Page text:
Too Gay or Not Gay Enough?

Several years ago, I was invited to an all-day reading festival held at a brand-new library in a mid-sized town in South Carolina. Four authors had been invited to speak and sign books, one for each age group. I was the young adult author.

At the lavish party held the night before the festival, I met the young, newly hired YA librarian who had invited me to visit, apparently without anyone else ever having read a word I’d written. I realized immediately that something odd was going on; people were giving me sickish smiles and moving away quickly once introductions were made.

Eventually the YA librarian confessed that she had something to tell me: she had spent the money she was given to publicize my visit on bookmarks for every middle-school and high-school student in the district. In her innocence, she didn’t realize that the district office had to vet everything handed out in the schools, and that they would not give out information about an author who wrote books about gay, lesbian, and transgendered characters. Hence, no publicity had gone out for my visit the next day.

She apologized profusely, and took me to meet the head librarian, an older man who had obviously wanted her to break the bad news before he got involved. Shaking his head sadly, he told me, “I went to bat for you. I called the district office and I told them you were married to a man and had two children.” I was stunned into silence by this bold admission of bigotry.

The following day, five thousand children and parents showed up for the reading festival. It was a huge success — the biggest crowd they’d ever had. Except, of course, no teenagers came to either my book-signing or my presentation.

This was a humiliating day, but, more than that, it was an infuriating one. I couldn’t stop thinking about all the kids in that school district who weren’t even allowed to know I was there — the queer kids who weren’t supposed to know that there were books written about people like them, and the straight kids who weren’t allowed to experience the kind of diversity that would make them more compassionate citizens of the world.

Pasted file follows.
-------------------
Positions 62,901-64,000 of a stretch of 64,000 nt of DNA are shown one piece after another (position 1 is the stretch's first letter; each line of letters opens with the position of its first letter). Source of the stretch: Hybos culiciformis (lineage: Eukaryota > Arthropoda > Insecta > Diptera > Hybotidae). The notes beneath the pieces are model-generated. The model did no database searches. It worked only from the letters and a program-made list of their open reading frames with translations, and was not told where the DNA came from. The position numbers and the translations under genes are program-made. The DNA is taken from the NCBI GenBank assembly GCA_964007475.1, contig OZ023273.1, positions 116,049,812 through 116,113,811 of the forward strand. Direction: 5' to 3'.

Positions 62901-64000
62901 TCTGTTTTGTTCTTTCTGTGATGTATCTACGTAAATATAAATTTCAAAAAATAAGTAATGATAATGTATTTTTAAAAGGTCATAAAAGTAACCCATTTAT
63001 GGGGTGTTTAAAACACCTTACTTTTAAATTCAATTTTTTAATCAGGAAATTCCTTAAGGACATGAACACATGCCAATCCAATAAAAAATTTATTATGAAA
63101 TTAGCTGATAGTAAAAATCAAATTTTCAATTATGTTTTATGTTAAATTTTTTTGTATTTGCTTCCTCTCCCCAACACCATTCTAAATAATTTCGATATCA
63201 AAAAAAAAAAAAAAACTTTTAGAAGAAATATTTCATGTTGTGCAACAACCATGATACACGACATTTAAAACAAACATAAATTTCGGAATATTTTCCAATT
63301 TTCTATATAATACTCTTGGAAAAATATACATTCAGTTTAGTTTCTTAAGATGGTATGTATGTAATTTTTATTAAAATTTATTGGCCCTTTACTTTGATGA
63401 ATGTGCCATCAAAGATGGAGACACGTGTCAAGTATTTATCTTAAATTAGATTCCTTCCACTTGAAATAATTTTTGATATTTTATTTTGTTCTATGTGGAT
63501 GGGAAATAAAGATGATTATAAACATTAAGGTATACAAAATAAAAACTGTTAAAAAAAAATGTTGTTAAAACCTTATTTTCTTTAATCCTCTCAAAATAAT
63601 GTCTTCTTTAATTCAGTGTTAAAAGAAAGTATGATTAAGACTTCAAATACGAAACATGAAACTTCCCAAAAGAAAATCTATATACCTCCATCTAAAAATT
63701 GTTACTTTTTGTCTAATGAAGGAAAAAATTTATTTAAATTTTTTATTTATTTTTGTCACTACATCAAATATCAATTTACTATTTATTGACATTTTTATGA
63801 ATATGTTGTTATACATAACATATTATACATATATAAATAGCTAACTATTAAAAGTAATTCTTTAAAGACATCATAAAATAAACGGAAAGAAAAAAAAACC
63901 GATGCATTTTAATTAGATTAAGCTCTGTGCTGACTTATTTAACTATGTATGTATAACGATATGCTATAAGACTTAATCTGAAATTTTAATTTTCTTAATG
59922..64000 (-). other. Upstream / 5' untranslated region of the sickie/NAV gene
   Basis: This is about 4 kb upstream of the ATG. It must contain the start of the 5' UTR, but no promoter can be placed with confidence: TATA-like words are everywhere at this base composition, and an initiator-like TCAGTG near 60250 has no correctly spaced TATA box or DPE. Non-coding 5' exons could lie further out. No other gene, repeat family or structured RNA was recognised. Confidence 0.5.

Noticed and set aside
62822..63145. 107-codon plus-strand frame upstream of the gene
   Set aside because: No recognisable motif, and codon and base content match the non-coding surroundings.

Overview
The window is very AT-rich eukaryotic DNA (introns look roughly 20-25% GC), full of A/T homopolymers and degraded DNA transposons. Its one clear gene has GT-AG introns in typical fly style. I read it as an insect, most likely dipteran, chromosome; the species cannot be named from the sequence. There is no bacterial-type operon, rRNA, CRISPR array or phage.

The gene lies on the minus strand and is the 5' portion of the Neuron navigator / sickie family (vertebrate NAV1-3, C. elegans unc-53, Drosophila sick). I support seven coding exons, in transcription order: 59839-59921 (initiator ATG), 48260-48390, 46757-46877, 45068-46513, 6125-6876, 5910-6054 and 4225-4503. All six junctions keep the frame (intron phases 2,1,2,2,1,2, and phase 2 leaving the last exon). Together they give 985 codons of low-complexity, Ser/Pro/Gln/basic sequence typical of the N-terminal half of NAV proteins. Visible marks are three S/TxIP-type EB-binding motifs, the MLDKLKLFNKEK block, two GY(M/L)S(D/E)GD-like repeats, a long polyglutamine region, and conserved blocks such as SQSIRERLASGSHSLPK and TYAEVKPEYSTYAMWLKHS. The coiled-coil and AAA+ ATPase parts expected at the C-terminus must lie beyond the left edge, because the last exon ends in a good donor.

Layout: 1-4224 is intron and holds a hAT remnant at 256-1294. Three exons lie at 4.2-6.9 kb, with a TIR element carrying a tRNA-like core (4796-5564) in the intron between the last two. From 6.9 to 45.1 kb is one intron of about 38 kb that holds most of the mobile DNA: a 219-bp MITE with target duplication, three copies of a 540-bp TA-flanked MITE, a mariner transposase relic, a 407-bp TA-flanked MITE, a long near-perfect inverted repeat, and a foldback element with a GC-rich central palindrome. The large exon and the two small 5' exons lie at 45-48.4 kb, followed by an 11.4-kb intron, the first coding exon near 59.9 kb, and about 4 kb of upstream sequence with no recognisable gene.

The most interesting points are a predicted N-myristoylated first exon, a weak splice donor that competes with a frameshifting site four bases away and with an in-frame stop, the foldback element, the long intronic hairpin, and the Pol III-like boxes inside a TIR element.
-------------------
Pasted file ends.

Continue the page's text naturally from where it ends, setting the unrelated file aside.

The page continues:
I was just too darn gay for that town, whether or not I was “married to a man and had two children.” And that wasn’t the only time I have been less than warmly welcomed. There is a price to pay for being an ally. For example, when schools invite me to visit, they sometimes ask me not to mention my “gay books,” by which they mean half of my novels in print. I agree to talk primarily about whatever books they prefer, but always with the caveat that if students have read other books of mine — including those with LGBT characters — and have questions about them, I will answer their questions. After which schools often suddenly “lose their funding” and must, sadly, withdraw their invitation.

I’m too gay for them, but, ironically, apparently no longer gay enough for the Lambda Literary Foundation, which has just changed their guidelines regarding their yearly award for LGBT books. Or, I should say, the award that used to be for books but which is now for LGBT-identified authors instead.

True, the Lambda mission statement hasn’t changed: “The Lambda Literary Foundation is dedicated to raising the status of openly lesbian, gay, bisexual and trans people throughout society by rewarding and promoting excellence among LGBT writers who use their work to explore LGBT lives.” However, in the past, straight authors have won Lambda awards a number of times. I’ve been nominated three times. I won the award for my YA novel Hard Love in 1999 and was nominated in 2007 for Parrotfish and in 2008 for Love & Lies.

What has changed is Lambda’s new policy statement, which now gives priority to LGBT-identified authors. Here’s how Lambda justified the change:

Today we continue to be excluded in heterosexual society as we have been historically. Our books are taken from the shelves of libraries all over the country and even from the website of Amazon.com this year. It is more difficult to be an LGBT writer now than it has been in many decades, more difficult to make any income from our written words, much less a living. Publishers have closed, stores have closed, the markets seem to be shrinking with each passing day. It seems more urgent than ever that LLF be as active and supportive a service organization as we possibly can be for our own writers.

The guidelines also mention the “despair” felt by LGBT authors when an award they were hoping to win is won by a straight author. It seems to me that not winning awards is the condition of most writers most of the time. We all lose many more than we win. To have a career in the arts means you will be judged subjectively. You won’t always win, you won’t always like the person who does win, and there’s not a thing you can do about it. Unless, of course, you change the rules to limit who can play, which is what Lambda has decided to do by disallowing nominations of books by straight authors.